A 1984 letter to his college friend Myers speaks of his grief: "Maybe life isn't long enough to wake up."
But a few of the suffragettes (as feminists still are called in England) who attended his readings to hiss and heckle, reportedly lowered their placards upon hearing a few lines of his poetry, listening with weak-kneed awe. That sea-change reaction to Hughes is typical, says Schuchard.
"At least a couple of scholars have entered the archive with a negative idea of Hughes and then changed their opinion after immersing themselves in it," he says.
Ayer says she thought of Hughes as a villain until she spent a steamy Atlanta July poring over his correspondence. "What I found was a pretty decent man -- an environmentalist, astrologer, anthropologist and disciplined writer" who delighted in Plath's poetic breakthroughs and exulted in fatherhood, she says.
Ayer discovered that Hughes apparently handled much of the child care and housework to allow writing time for Plath. And he took the 3'-by-3' hallway for his study while his wife used the living room and bedroom for hers. He also built a writing desk for Plath.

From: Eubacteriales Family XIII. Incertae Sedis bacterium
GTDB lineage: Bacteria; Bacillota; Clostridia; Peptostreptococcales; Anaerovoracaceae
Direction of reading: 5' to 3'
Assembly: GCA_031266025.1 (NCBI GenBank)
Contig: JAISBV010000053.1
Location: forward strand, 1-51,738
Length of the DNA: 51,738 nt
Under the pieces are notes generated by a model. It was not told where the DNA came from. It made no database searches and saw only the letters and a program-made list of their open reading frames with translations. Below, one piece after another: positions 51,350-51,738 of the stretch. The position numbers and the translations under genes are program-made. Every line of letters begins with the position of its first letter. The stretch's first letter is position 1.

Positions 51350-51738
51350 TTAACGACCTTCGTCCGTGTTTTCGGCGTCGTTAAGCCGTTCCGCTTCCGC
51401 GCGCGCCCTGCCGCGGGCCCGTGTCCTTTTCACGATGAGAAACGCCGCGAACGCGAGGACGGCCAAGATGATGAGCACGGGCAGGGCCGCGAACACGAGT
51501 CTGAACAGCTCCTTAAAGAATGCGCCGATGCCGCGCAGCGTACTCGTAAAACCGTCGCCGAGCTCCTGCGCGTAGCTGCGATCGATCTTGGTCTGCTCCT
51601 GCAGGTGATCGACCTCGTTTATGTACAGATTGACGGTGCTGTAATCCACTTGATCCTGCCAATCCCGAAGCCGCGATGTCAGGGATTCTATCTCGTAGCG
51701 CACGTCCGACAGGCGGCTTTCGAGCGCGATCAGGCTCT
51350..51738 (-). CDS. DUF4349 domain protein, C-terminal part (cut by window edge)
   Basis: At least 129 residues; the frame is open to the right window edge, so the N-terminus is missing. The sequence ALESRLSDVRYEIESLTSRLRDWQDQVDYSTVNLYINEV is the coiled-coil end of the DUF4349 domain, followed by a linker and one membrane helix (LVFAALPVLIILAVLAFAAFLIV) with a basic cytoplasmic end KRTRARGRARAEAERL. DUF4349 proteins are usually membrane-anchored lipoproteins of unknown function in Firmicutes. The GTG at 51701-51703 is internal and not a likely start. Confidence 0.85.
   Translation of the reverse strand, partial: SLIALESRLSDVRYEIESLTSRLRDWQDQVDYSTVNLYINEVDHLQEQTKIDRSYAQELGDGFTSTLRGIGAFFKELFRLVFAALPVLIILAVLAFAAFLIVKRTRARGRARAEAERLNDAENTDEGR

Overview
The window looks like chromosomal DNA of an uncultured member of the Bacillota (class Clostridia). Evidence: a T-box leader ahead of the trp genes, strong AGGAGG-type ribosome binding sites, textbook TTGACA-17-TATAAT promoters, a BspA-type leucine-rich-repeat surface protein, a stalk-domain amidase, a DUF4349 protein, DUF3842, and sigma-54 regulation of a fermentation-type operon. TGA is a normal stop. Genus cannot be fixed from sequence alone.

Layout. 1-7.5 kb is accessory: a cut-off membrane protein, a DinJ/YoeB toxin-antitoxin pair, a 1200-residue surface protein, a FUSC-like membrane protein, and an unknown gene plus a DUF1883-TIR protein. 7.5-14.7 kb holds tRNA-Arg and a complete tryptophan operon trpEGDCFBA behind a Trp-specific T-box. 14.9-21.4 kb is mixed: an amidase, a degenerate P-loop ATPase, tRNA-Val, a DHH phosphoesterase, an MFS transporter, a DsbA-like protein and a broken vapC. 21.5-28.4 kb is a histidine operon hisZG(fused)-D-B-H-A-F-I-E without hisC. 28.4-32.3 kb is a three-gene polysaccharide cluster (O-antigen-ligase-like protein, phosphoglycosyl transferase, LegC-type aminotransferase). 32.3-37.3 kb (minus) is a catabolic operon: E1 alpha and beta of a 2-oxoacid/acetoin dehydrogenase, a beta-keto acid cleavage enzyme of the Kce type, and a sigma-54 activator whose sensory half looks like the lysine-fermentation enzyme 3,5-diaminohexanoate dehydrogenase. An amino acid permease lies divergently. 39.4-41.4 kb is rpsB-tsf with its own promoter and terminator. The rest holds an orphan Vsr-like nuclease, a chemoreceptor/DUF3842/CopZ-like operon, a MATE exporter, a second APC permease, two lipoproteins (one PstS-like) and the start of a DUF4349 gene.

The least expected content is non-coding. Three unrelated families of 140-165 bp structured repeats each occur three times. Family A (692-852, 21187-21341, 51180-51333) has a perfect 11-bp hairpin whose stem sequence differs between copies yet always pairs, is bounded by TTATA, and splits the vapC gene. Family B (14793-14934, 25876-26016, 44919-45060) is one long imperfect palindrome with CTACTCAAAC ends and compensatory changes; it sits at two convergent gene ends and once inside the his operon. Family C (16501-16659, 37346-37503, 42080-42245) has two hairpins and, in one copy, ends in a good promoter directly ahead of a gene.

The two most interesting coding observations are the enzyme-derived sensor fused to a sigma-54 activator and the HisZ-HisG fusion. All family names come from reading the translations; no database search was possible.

Instead of rampant misogyny, the "correspondence suggests some role reversal with the marriage," Ayer says. "In some ways Sylvia took a more conventionally masculine approach and Ted a more conventionally feminine one. Before Sylvia proposed to him, he had planned to sail around the world, writing and adventuring. He seems less goal-driven than Sylvia, more connected to the earth and to stars as well as more nurturing."
Hughes writes in a letter to Plath's mother in the early '70s: "The main talk and business of our days was how Sylvia should get to the point of at last writing what she wanted to write. We did nothing that wasn't meant to promote that. We assumed that my writing would carry on anyhow, somehow."